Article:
A collective of bibliophiles talking about books. Book Fox (vulpes libris): small bibliovorous mammal of overactive imagination and uncommonly large bookshop expenses. Habitat: anywhere the rustle of pages can be heard.
I can add colours to the chameleon,
Change shapes with Proteus for advantages,
And set the murd’rous Machiavel to school.
Henry VI, Pt 3. Act III, Scene 2.
Richard the Third, King of England, is a man standing in the shadows.
Five hundred and twenty-three years ago, he went down fighting on Bosworth Field and almost immediately controversy began to swirl around him.
Did he order the murder of the child king, Edward V and his brother Richard of Shrewsbury? Were they, in fact, murdered at all? Does it even matter?
Was he a monster, a saint, or a just a man – as ruthless as a Mediaeval king needed to be?
Shakespeare famously (and indeed gleefully) climbed aboard the ‘monster’ bandwagon, to superb dramatic effect … but even though his Richard was the mentally and physically deformed degenerate the Tudors wanted the world to see, he gave us a phrase that fits The Last Plantagenet king perfectly. From this distance, he’s a chameleon and a shape-shifter … apparently changing according to the background, the light and the position of the observer.
We won’t be providing any definitive answers this week, but we will – we hope – be offering a reasonably balanced overview of the most controversial and enigmatic monarch England has ever known.
On Monday, I start the ball rolling with a few (very) random thoughts on Shakespeare’s incomparable Richard III … an unsurpassed study in pure, unapologetic villainy.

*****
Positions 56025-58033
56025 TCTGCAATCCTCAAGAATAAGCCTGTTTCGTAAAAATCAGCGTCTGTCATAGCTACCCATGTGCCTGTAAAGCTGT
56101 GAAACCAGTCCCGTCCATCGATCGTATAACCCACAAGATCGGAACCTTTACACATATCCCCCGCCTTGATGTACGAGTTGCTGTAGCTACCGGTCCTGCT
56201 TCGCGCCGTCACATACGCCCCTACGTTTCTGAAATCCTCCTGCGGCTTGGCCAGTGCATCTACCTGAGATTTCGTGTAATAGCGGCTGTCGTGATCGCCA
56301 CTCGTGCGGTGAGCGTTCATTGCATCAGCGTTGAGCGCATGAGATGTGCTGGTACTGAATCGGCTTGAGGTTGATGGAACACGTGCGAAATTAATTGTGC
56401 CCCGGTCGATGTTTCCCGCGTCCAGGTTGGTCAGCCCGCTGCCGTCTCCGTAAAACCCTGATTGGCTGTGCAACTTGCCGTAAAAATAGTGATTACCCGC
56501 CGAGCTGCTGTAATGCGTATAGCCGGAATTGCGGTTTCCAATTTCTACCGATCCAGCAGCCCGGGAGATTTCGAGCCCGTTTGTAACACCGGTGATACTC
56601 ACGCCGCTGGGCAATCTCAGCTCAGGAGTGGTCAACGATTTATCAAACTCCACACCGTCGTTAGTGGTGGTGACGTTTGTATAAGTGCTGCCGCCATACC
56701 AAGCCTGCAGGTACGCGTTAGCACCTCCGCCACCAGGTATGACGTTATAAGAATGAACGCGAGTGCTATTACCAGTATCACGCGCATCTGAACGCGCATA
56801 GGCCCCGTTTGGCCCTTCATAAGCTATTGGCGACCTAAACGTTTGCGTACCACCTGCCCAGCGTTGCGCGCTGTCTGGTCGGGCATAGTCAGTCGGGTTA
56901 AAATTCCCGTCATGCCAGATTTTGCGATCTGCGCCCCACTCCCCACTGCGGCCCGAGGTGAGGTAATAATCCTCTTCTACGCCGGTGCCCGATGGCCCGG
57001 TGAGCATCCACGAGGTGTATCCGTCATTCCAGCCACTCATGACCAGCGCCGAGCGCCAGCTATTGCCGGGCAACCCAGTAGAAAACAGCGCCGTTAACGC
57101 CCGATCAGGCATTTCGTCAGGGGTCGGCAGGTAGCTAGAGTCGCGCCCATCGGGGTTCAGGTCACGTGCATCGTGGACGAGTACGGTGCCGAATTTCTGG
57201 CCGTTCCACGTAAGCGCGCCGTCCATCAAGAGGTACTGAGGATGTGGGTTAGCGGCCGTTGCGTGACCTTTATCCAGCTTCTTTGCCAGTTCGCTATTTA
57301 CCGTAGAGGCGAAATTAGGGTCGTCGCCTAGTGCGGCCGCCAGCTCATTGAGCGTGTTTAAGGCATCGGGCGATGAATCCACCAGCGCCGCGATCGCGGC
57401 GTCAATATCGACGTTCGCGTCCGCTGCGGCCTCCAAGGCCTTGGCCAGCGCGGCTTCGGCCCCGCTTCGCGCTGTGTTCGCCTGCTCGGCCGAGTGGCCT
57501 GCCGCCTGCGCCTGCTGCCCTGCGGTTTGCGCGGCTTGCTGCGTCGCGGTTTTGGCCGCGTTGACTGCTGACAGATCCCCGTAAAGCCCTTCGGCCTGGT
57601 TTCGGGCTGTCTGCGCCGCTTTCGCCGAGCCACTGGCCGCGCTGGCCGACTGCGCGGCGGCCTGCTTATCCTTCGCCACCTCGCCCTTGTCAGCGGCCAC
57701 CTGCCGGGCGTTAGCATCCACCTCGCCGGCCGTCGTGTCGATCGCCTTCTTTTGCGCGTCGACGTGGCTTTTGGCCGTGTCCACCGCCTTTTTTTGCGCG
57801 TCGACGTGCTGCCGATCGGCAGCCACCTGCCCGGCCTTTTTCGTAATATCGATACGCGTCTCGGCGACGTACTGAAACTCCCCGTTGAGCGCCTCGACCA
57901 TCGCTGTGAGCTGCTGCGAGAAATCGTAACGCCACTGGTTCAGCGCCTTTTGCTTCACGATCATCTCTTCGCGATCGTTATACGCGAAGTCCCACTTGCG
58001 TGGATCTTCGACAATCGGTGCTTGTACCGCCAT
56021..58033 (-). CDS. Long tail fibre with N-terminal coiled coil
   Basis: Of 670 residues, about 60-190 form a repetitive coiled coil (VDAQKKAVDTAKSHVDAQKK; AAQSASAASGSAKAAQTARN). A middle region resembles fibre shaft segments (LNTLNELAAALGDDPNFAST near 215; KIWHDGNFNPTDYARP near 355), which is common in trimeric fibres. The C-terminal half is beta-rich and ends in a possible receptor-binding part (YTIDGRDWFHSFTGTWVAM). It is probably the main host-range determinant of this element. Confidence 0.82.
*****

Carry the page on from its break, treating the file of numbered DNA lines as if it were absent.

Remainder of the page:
On Tuesday, Richard III Week continues with Jackie reviewing, in her own words: “One of the most popular retellings of the story of the tragic king, Sharon Kay Penman’s somber The Sunne in Splendor.”
Emma Darwin has centre stage on Wednesday, talking about how and why she centred her new novel, A Secret Alchemy, on Richard III’s enemies, and why she’s ordered a bullet-proof vest for publication day . . .
Historian Dr Gillian Polack joins us on Thursday and explains why the real villain of the piece is – in fact – Sir John Everett Millais. (She thinks she might like to borrow Emma’s bullet-proof vest if she has no immediate need for it.)
On Friday, Rosy uses Richard III Week as another excuse to waffle on about Shakespeare in film with Olivier’s and McKellen’s versions figuring in there somewhere.
It’s me again on Saturday (sorry …) with a review of Richard III: The Maligned King by Annette Carson – the first major positive reassessment of the reign of Richard for over 25 years. (There’ll be a giveaway too …. one freebie copy is up for grabs.)
Finally, on Sunday, Annette herself will be joining us to close the week, in a chat covering aerobatics, rock music and (eventually, when we got around to it) whether or not the truth about Richard III actually matters.
Comments throughout the week are open to everyone: please feel free to join in. If at least ONE knock-down drag-out doesn’t develop we’ll be deeply disappointed …
(The wonderfully moody photograph of the statue of Richard III in Castle Gardens, Leicester is reproduced with the kind permission of the photographer, Kevin Tebbutt – kev747 on Flickr.)